Britain’s embrace of the Hermes 450 model has also been good for Elbit. Britain’s rented Hermes 450’s have flown thousands of hours in Afghanistan (several have crashed). And Watchkeeper has flown countless test hour from Parc Aberporth in Wales. Those experiences have filtered back to Elbit, and no doubt been incorporated into the design of updated Hermes models, including the Hermes 900 now being sold around the world. These updated Hermes drones will eventually be used again in the suppression of the occupied Palestinians, meaning that British use of Hermes-based drones have had a direct effect on subjugated people in the Middle East.

**It’s possible that Israeli arms company employees are actually involved specifically in the deployment of Israeli drones in combat situations, although this hasn’t been confirmed directly.

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New Report on Israel and Drones

Drone Wars UK recently published a briefing paper (Israel and the Drone Wars: New Briefing from Drone Wars UK) that describes the Israeli drones industry, and Israel’s contribution to the proliferation of drones worldwide.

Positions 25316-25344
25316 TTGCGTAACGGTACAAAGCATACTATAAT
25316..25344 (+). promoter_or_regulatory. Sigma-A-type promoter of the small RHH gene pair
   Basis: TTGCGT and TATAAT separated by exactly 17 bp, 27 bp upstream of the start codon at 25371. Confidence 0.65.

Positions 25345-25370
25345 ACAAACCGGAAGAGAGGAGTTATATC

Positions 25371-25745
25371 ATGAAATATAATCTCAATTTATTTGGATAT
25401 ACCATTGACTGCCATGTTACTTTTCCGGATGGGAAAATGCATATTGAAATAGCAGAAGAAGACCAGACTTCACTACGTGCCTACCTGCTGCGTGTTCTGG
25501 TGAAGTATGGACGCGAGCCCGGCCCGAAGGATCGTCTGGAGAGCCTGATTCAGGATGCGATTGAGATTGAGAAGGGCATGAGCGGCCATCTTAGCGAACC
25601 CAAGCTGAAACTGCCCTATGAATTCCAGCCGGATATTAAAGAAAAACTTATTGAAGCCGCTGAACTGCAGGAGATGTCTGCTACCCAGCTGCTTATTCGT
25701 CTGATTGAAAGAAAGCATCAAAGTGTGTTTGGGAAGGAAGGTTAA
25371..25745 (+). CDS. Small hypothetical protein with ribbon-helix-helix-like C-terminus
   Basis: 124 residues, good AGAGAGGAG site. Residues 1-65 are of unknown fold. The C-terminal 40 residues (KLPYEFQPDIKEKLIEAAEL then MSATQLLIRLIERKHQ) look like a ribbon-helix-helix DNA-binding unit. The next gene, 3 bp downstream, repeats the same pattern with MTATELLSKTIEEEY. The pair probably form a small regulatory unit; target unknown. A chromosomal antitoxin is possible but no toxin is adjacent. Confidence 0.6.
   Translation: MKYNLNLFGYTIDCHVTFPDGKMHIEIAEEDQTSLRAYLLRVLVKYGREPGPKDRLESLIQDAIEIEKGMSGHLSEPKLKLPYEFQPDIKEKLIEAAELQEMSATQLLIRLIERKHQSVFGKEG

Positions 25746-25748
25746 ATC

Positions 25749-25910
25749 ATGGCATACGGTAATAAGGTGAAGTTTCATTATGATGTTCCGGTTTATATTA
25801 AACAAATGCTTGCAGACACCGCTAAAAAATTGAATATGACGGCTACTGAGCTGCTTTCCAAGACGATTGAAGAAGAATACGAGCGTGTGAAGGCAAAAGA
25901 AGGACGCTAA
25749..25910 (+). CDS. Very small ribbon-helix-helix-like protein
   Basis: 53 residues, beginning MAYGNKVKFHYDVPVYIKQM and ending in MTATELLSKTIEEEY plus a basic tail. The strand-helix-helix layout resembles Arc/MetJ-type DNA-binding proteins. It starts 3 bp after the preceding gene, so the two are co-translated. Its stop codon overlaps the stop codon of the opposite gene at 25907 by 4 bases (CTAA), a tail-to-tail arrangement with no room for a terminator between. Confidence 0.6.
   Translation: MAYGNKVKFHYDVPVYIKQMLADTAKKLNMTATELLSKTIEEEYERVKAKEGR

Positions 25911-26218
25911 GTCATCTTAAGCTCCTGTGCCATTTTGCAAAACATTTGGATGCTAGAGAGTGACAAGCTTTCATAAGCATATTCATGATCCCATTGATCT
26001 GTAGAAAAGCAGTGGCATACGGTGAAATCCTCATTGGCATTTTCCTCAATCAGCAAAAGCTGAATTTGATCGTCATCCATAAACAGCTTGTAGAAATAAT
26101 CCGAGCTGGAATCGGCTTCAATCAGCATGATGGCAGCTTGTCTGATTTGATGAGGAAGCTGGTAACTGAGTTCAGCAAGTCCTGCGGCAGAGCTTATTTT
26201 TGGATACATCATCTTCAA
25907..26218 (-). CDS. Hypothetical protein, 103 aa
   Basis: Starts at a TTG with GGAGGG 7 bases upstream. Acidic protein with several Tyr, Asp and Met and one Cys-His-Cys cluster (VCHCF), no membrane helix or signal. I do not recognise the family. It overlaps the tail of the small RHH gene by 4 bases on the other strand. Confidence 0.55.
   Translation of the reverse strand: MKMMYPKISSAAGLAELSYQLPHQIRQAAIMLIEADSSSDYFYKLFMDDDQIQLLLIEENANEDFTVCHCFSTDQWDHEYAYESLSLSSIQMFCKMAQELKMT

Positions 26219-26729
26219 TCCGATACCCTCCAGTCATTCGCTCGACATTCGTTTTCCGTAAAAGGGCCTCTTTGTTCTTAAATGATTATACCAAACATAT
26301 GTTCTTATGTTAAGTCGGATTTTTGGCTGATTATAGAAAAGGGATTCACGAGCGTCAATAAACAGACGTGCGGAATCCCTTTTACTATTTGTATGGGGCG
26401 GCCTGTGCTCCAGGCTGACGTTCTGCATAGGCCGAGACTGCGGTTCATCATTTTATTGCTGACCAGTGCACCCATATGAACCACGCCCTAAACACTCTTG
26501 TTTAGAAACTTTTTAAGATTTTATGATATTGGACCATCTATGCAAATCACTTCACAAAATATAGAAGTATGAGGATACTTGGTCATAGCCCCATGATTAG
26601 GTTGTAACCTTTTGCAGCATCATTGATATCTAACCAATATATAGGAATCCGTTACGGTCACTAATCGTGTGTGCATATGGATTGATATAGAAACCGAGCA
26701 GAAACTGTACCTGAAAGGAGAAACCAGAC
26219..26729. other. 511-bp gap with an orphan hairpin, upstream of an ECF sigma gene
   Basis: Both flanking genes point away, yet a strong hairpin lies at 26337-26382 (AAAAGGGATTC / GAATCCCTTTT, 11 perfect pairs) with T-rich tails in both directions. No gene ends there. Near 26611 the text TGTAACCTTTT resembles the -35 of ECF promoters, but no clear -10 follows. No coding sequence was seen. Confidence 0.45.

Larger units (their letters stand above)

Drone Wars UK  states that it “aims to be a source of information on the growing use of armed drones.” It has become the most credible source of information on drones in the UK, and one of the best sources of information on drones in the world.

It maintains a growing database of large drone crashes world wide.

 

 

 

 

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My 2014 Prediction: Canada will announce purchase of Israeli drones

The Canadian government long ago said that it intended to buy a drone system for the Canadian military, and implemented a programme to determine needs and set out criteria for purchase, in the form of Project JUSTAS (Joint Uninhabited Surveillance and Target Acquisition System).

Very little information has been released to the public that would allow anyone to follow the deliberations of this body, even as a procession of lobbyists have had access to all levels of government.

In October 2013 MacDonald Dettwiler announced that it would provide Canada with Raven hand-launched drones, and associated training and maintenance. It isn’t clear whether this acquisition was related to Project JUSTAS, but clearly the Canadian government is still in the market for large surveillance, or even armed drones.

In November, 2013 the Canadian Defence Minister, Rob Nicholson, welcomed the Israeli Minister of Defence, Moshe Ya’alon, and was effusive about the relationship between Canada and the apartheid regime. Nicholson stated ‘I am confident that we will find avenues to expand our defence relations even further in the near future.” Several ministers in the Conservative government waste no opportunities to support the Netanyahu regime.